And so this modest income (about $1.20 per day in recent years) came to an end.
Status: ENDED Aug-2023
Ian's Shoelace Book
When I began work on a book of my own, I mentioned my proposed “Ian's Shoelace Book” on my website. This led to a publishing deal with Sterling Publishing, the publishing arm of Barnes & Noble (B&N) in the U.S., who re-titled it “Laces – 100s of Ways to Pimp Your Kicks”.
In Aug-2007 – after more than a year of production – the book was finally launched worldwide. It proved an immediate success, with mostly five-star ratings on Amazon.
Sadly, when it eventually sold out completely, B&N opted not to print a second edition. My royalties (about $1 per book) came to an end in Apr-2011. I was still earning affiliate commissions for selling pre-loved copies on Amazon – but as mentioned above, that modest income likewise came to an end.
Status: ENDED Aug-2023
Ian's Laces iOS App
I was approached by a developer in the newly emerging iPhone and iPod Touch market, who proposed porting my shoelace material into an “app” for iOS. In Aug-2009 – after three months of solid collaboration – the resulting iOS app “Ian's Laces” was finally released.
This latest venture was also an almost immediate success. Within three months the app was featured on the front page of the App Store and became the #1 ranked reference app!
Development continued through various new iOS devices until 2015, when the developer decided that the modest sales no longer justified the additional effort. Although the app is still available today, it's now lagging far behind the current website, thus sales (and hence income) have dwindled to almost zero.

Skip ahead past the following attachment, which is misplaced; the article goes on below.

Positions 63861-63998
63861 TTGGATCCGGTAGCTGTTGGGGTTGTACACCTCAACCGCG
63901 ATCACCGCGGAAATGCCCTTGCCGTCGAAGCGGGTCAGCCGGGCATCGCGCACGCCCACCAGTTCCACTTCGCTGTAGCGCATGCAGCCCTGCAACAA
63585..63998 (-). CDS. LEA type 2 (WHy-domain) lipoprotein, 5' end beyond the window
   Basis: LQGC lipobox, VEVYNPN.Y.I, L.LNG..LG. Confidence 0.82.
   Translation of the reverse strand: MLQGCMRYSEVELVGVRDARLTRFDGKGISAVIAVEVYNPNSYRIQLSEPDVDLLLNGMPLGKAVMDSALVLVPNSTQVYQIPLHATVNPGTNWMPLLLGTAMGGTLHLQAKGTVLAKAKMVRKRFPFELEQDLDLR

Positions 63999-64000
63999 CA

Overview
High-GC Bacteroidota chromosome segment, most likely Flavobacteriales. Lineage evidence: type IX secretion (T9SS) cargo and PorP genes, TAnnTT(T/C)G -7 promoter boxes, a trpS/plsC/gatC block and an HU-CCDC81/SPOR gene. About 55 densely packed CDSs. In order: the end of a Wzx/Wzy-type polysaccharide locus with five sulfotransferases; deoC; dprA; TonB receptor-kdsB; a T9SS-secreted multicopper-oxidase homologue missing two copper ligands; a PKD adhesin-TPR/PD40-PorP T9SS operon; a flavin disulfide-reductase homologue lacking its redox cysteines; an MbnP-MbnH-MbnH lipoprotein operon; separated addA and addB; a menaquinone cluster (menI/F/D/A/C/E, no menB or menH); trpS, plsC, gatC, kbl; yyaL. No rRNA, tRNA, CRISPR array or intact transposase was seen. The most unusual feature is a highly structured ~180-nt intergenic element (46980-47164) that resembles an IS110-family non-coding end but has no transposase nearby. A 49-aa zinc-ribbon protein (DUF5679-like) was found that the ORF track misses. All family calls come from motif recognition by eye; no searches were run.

Status: BARELY ONGOING
Ian's Shoe Lacing Cards
When I added the 52nd shoe lacing method to my website, it reminded me of the 52 playing cards in a standard deck. That gave birth to the idea for “Ian's Shoe Lacing Cards” – a physical deck of cards, each containing a diagram, photo and simple description of one lacing method.
I spent the next year and a half producing artwork, contacting playing card manufacturers, distributors and retailers – even printing a small run of prototype decks.
In Oct-2016 a Kickstarter campaign was launched to fund the first production run and make the cards a reality. Sadly, there were not enough backers and the campaign fell just short of its funding goal.
And so, after incurring plenty of expenses and zero income for all my work, this dream came to an end.
Status: ABORTED Oct-2016
Ian's Laces Android App
Having purchased a new Google Pixel handset, I decided to revisit the idea of releasing an Android app – which I'd been toying with on and off for the past decade. To do this myself required getting to grips with a whole new programming environment, followed by a ton of work to generate all of the required code, data and images.
In May-2019 – after ten months of solo app development – the resulting Android app “Ian's Laces” was finally released. At last there was an up-to-date app containing all of my current shoe lacing and tying tutorials! This was followed shortly thereafter by a “Lite” version (free, with Ads) and an “HD” version (for larger, high-definition devices).
Things were going reasonably well for almost four years – until Google summarily suspended my apps!
The reason given was that the three versions (Lite, Full and HD) breached their “Repetitive Content” policy (ie. they weren't sufficiently “unique”). So much for me trying to give the best possible experience to the widest possible range of users!
And so this modest income (about $1.30 per day in recent years) came to an end.
Status: SUSPENDED Jun-2023
All in all, my efforts to “monetize” my website make a sad and sorry tale. Re-reading the whole saga myself, I've come to a couple of conclusions:
- How increasingly complex things have become;
- How unsuccessful I am at marketing.
While I may have the right skills to produce and present educational material, I have to concede that – like most teachers – my efforts are destined to remain undervalued.